Tuesday, 31 May 2011

Reading ramble: The Tiger’s Wife by Téa Obreht

The Tiger’s Wife

by

Tea Obreht
 
On the one hand, I am left with the feeling that this author can write, and that she can tell a good tale, as she does here with the tales of the Deathless Man, of the Tiger’s Wife of the title, Luka's story, the bear man. On the other I am left feeling that as a story the book as a whole is missing something, that the totality is less than the sum of its parts, that what Obrecht may have been attempting just doesn’t quite come off.


I’d like to do a close read and see if I could make sense of how the history of what is clearly the former Yugoslavia can be found in this books characters and sub stories. Sorobor is clearly Mostrar with its famous old bridge, sadly no more, and the unnamed City must be Belgrade, but I wished it  had been clear. The former Yugoslavia’s factions – Serb, Croat, Moslem, Christian, are also all there. Perhaps how it all fits together is not apparent to me because I don’t know enough about the small details of its disintegration, else its because the ambitious analogy doesn’t work because the thread holding all the individual stories together is not strong enough. Which ever it is, I found myself slogging through the last third of the book, slightly bored by proceedings.

As I said, the author can clearly  write, her potential as a story teller is in no doubt and this is after all her first novel. So whilst I think that in parts it is much better than the other Orange Prize short and long list contenders I have read so far, It is not my favourite read so far (which sadly didn't get shortlisted), although I would not be at all surprised if the judges disagreed with me :)  However, I will make a special note to keep an eye open for next novel and look forward to seeing how she develops her style in the future.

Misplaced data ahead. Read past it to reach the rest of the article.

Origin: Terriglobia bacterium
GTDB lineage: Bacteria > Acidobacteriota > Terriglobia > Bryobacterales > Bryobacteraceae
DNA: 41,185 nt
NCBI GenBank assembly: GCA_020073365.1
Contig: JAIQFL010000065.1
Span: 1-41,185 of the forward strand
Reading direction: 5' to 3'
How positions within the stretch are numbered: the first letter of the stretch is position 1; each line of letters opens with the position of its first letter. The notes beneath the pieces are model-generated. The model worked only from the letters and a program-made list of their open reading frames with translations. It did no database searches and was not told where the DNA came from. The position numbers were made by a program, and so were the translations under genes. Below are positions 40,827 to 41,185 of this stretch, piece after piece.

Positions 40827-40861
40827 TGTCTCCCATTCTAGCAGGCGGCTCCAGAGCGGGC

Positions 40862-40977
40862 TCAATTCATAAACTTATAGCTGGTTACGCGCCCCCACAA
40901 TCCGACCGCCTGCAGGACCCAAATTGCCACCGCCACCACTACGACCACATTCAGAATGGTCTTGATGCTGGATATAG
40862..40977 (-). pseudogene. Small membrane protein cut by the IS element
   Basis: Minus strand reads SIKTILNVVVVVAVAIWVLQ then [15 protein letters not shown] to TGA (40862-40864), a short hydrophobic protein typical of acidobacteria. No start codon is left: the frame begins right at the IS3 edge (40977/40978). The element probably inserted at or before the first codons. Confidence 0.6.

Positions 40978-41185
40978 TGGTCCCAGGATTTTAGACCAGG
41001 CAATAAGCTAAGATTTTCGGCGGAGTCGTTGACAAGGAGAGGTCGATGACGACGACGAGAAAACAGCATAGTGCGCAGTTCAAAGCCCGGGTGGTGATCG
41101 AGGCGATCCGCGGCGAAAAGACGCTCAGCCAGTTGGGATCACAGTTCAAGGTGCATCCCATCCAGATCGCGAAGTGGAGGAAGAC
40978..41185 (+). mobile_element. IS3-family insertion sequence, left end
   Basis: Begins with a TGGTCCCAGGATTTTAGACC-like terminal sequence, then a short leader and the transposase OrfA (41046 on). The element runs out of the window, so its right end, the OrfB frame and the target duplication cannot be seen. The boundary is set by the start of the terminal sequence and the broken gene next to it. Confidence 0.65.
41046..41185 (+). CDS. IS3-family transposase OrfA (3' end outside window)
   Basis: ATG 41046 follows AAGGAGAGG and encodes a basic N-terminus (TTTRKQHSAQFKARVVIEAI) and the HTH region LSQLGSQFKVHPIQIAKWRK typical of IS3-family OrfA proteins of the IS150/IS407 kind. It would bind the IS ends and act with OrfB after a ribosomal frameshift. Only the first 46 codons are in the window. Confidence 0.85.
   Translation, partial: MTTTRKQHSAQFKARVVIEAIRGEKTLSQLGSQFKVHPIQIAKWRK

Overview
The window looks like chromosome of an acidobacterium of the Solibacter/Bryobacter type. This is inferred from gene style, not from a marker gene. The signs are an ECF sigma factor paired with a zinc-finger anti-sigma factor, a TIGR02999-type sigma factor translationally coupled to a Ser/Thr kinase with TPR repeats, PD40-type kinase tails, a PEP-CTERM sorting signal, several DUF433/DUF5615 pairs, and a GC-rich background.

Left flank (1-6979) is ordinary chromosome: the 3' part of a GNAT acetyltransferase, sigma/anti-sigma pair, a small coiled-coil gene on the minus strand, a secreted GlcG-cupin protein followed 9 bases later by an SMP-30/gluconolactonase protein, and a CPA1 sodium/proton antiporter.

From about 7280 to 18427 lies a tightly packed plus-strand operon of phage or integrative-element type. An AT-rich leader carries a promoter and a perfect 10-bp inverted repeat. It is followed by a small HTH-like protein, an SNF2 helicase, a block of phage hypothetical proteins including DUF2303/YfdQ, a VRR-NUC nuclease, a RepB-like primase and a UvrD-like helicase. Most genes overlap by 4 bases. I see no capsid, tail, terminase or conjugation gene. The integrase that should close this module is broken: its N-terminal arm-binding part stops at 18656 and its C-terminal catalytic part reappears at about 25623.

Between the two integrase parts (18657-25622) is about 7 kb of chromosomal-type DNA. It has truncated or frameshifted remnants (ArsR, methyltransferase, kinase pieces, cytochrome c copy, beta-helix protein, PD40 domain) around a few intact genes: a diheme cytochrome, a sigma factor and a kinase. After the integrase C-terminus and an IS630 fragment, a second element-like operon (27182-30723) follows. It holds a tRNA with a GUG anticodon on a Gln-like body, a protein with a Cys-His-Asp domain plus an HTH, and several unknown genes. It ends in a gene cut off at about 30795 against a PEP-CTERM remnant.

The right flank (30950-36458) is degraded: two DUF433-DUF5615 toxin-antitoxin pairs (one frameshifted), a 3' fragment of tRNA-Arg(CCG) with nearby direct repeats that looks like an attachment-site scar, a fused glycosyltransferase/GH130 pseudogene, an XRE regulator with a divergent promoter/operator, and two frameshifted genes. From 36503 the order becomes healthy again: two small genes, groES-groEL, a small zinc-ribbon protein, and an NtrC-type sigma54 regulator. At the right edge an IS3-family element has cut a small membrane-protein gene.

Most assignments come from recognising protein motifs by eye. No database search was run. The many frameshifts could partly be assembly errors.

Verdict: author with potential

5 comments:

  1. Well, I see she won the Orange prize, I must get hold of this book and read it too. Good to see your critique of the book as well, sometimes prizewinning books leave me cold and lacking any understanding of how they won but this one looks as though it could be interesting

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  2. yes I can see why the judges liked it and am not surprised it won. I really want to read her next novel whenever that comes out as she can surely write. It is a very ambitious novel for a first book and I know I am subconsciously comparing her to the like of Isabel Allende, in particular her "Eva Luna" and "The Stories of Eva Luna" and how the fables are woven into the fabric of another story. Look forward to hearing your thoughts and opinions on it.

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  3. I'm less than halfway through the book Sheila. I'm disappointed in the blurry geography and the indistinct ethnic lines. It seems that the obfuscation is deliberate however, that the author is aiming for something folksy and cloudy, like a Balkan Jungle Book. Beautiful language alone has never made it for me.

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  4. Kenneth, Like you I disliked not having a clear map although I can see why you think it might be deliberate, but I didn't like that aspect at all

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